Q. My son and daughter-in-law seem to have a lovely relationship. They are on the same page in regard to child-rearing, values, etc. However, I feel that my son shoulders more than his share of the relationship. I always thought this was a mutually accepted situation.
Recently my daughter-in-law turned 40. She chose to spend this special day with her friends in New York City (they live in Los Angeles).
My son and grandchildren were very sad about her choice.
My question: It breaks my heart to see my son hurting in this way. He’s such a good person.
I want him to feel supported by us, but I don’t want to stick my nose in where it isn’t wanted.
My question: Should I just stay out of it or is there something constructive to say?
A. I’m not sure what you mean when you say that your son shoulders more than his share of the relationship, but yes, it is wisest for you to stay out of this.
You don’t mention your own marital history, but in many functioning marriages, power and responsibility shifts back and forth, based on whatever life stage the couple and their children are in.
I would also say that a spouse who decides to celebrate a milestone birthday literally a continent away from her family is making an unfortunate statement about where she really wants to be (at least on that particular day), but I can also imagine many situations where that choice would be absolutely fine with everyone.
A wise parent expresses sympathy (”Oh, I’m sorry you’re feeling that way . . .”), but not judgment (”What kind of monster would leave you and the kids . . .”). Unless there are clear signs of abuse or neglect, you should let your son experience this in his own way and work things out without too much involvement from you.
Q. I’m a 28-year-old mother of two young kids under the age of six.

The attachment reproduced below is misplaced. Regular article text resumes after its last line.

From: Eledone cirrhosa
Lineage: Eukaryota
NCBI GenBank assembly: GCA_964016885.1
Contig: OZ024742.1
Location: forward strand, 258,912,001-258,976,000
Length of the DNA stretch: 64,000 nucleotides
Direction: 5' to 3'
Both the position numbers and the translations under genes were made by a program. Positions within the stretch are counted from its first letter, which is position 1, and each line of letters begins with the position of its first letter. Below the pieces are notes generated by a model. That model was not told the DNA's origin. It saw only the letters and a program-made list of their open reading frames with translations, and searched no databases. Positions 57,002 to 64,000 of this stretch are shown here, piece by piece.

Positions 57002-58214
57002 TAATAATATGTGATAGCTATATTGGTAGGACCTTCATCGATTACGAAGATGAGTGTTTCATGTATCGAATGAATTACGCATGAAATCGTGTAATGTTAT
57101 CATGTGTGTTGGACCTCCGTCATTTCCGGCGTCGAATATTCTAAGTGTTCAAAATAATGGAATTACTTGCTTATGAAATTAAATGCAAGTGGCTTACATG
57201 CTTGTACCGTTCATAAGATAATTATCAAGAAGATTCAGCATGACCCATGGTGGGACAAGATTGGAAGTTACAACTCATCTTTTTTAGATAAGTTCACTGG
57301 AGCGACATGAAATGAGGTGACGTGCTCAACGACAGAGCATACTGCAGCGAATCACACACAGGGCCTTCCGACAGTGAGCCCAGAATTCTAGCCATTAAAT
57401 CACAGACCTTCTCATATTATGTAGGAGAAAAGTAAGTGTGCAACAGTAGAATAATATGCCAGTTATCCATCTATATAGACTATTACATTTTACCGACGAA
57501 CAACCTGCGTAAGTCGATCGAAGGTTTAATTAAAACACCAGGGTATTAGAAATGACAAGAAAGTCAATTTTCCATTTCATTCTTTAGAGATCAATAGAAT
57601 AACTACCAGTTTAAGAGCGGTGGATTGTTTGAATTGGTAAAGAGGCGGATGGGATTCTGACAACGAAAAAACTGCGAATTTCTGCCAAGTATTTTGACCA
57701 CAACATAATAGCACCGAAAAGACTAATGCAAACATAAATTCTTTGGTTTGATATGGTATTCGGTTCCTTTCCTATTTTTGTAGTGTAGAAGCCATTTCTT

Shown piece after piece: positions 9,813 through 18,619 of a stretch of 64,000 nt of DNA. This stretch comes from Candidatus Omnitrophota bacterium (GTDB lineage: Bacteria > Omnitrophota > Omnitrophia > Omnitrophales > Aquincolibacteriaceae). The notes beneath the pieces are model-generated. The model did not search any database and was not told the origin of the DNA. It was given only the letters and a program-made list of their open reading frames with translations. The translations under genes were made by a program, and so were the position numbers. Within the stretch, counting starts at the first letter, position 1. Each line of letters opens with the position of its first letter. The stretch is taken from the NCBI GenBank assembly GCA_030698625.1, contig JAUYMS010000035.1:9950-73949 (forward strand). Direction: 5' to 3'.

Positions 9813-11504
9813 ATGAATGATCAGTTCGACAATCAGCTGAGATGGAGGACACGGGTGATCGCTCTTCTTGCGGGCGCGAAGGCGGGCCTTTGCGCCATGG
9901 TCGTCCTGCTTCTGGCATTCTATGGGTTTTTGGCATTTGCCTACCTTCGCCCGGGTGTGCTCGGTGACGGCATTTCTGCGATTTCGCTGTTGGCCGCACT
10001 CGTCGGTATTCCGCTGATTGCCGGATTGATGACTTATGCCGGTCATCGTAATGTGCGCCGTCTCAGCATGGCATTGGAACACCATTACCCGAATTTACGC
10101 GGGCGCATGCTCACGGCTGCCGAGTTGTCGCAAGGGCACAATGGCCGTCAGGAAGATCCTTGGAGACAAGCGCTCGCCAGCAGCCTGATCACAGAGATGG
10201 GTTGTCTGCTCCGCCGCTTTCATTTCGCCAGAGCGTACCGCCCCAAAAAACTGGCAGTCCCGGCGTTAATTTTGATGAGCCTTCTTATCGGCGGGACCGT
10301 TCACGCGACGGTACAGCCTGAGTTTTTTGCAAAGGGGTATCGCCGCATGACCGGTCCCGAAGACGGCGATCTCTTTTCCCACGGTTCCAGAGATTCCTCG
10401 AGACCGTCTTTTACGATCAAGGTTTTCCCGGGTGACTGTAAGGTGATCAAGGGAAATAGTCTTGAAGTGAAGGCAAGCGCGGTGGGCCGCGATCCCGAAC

My spouse is not working. I work full time and support our household while he goes to school. He will finish school by the end of next month and hopefully will get a stable job.
I recently caught him sending messages through Facebook to an former co-worker, asking when they could “kick it.” (She never responded). He’s had a tendency in the past to search for exes on social media, and that makes me feel betrayed and very insecure.
I confronted him, and as usual, he denies it and pretends to be the victim.
I can easily afford to move out, but it breaks my heart to separate my kids from their father (they really love him and are very attached to him). Plus, I am worried that if I leave him now he will stop pursuing his career and will drop out of school and not complete his last month to graduation, since he will have to work to pay the bills.
I just don’t know what to do. I know this is not the way I want to live my life. I love him, but it makes me wonder if he will ever stop?
A. Trust: You sound ready to walk out the door over this, but I think you are overreacting. Leaving your marriage is not something to do when you’re upset or disappointed. Ending the marriage with your husband would profoundly affect four lives — and would have the largest impact on your children.
Social media has made it very easy (and tempting) to basically go shopping for company, especially when you’re bored, stressed, or overwhelmed. Rather than deny this, your husband needs to own up to his behavior, apologize to you, and assure you that he wants to be faithfully married. He also needs to understand that this behavior is upsetting, disappointing, disrespectful, and embarrassing (to both of you).
Working this through, honestly, will be best for everyone. Confronting your marital problems is a process you will both have to master.
Q. I can’t believe you actually had to counsel “Sale of the Century” to return to a Target store and pay for an item they had (accidentally) not paid for.
In this politically correct world, people don’t even know how to do the right thing.
A. I’m not sure what political correctness has to do with this, but even though most of us know what the right thing to do is, we don’t always do it (including me). That’s what makes ethical dilemmas so interesting.Amy Dickinson can be reached at email@example.com.